Latest news: preparation for my next photographic exhibition, which will include the series:

Here is a summary:
This series is one that will assume the title "Of Duality", or perhaps 'Of Contradictions' although the latter is far too simple. What I will express here in a series of 6 posed portrait photographs is the duality, or the 'abiguity' (in the viewers' or listeners' [etc] interpretation) of messages that we all 'send out' - and receive, especially in an otherwise 'unknown' scenario.

We have all been there - in the office, on a train, on the dance floor, at a party - where we see or meet someone we did not know before and we immediately 'know' what sort of person they are, what they think of us... sometimes we even have the same with people we think we already know, but that exchange / screnario is more complex. Let's just assume that we 'know', we just know...
Or do we?
Have we received the right message? Have we interpreted it correctly? More importantly, have we actually received the entire message? This is the message that transcends the literal or spoken language, the message being conveyed only by the expression and the rest of the body language.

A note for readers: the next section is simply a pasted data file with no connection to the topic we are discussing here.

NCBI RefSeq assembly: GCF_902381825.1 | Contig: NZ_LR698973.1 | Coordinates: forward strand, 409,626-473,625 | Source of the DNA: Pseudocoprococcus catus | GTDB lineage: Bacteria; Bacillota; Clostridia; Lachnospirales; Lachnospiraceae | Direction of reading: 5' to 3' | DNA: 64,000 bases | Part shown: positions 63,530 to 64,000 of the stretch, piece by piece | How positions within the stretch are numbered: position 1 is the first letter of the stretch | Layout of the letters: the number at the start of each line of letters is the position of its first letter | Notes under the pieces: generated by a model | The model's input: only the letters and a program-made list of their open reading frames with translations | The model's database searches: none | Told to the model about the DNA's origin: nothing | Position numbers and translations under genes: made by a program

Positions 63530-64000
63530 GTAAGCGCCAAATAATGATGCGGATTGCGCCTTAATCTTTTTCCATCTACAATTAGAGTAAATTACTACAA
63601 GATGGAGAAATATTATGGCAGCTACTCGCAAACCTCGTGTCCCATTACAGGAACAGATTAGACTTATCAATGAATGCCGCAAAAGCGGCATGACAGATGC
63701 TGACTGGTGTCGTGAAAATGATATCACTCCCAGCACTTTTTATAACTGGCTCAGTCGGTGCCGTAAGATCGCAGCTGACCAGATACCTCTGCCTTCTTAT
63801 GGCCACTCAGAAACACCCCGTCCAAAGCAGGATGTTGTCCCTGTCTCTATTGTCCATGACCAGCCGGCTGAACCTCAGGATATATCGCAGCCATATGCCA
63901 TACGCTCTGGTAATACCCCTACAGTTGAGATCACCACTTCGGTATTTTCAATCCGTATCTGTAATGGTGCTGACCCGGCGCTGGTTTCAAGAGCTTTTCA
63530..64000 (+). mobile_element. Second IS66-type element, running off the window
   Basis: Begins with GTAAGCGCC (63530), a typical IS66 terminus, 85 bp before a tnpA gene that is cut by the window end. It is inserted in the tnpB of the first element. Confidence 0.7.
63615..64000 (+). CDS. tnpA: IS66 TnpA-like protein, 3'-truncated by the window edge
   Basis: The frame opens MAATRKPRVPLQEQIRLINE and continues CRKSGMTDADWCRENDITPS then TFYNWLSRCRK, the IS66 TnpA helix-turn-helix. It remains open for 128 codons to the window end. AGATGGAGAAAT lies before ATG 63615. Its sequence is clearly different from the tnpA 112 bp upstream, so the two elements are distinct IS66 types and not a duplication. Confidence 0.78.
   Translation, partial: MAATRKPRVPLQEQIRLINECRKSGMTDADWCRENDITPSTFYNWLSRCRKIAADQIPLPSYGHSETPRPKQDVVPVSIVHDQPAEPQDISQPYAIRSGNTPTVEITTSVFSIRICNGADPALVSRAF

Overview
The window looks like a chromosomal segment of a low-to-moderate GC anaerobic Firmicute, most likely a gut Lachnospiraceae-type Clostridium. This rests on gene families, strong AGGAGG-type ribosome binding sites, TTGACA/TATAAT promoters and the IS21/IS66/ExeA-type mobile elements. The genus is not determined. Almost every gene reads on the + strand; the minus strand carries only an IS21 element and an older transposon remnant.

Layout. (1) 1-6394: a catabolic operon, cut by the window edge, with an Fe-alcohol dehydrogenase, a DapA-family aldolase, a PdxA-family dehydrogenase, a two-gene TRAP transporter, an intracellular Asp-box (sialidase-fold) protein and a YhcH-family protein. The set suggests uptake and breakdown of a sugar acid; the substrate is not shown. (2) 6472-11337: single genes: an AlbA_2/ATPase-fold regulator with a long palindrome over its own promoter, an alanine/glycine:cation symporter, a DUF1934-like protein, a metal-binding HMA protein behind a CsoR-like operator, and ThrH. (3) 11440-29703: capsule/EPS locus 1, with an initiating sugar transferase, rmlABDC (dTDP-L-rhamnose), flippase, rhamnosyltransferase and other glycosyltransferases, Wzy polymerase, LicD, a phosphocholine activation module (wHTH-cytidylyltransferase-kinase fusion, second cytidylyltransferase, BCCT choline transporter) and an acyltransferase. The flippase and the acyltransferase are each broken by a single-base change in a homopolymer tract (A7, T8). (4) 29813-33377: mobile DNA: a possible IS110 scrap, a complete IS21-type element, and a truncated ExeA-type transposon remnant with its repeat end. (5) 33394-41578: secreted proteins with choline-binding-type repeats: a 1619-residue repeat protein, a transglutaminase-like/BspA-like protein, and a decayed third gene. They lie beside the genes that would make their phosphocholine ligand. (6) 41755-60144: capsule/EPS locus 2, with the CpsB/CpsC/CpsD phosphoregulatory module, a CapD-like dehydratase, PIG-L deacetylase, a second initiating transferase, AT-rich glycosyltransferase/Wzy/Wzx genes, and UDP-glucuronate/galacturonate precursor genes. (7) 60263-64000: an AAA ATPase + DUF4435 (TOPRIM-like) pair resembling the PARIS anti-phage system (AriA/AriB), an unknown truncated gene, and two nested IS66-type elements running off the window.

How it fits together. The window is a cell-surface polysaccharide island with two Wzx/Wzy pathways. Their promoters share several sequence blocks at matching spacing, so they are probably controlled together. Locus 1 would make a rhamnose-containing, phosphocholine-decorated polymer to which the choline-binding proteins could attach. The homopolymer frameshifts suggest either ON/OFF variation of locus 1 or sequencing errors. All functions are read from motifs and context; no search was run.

In any series I do, there is always an 'introductory' session where discussion and some test shots take place and are made: I do not normally show such shots, but just a couple of them are available below.
The model for this series is Rachel, and the setting will be in a studio with a minimal 'box set' with a table, chair and a door... here you see only a couple of test shots taken, under-lit, in my conservatory at home as part of that first session. Here they come:

That is all I am prepared to show at this stage, and each of the above images has been resized and redefined to be only sufficient for Web quality and small file size. Because such 'communication' between people with its associated interpretations and mis-understandings has been taking place for many centuries, I want to impart a level of 'timelessness' into the series; hence this series will be shot or at least printed in black-and-white for exhibition.
Thank you for viewing, all images (c) F.C. Trevor Gale, June - August 2008.

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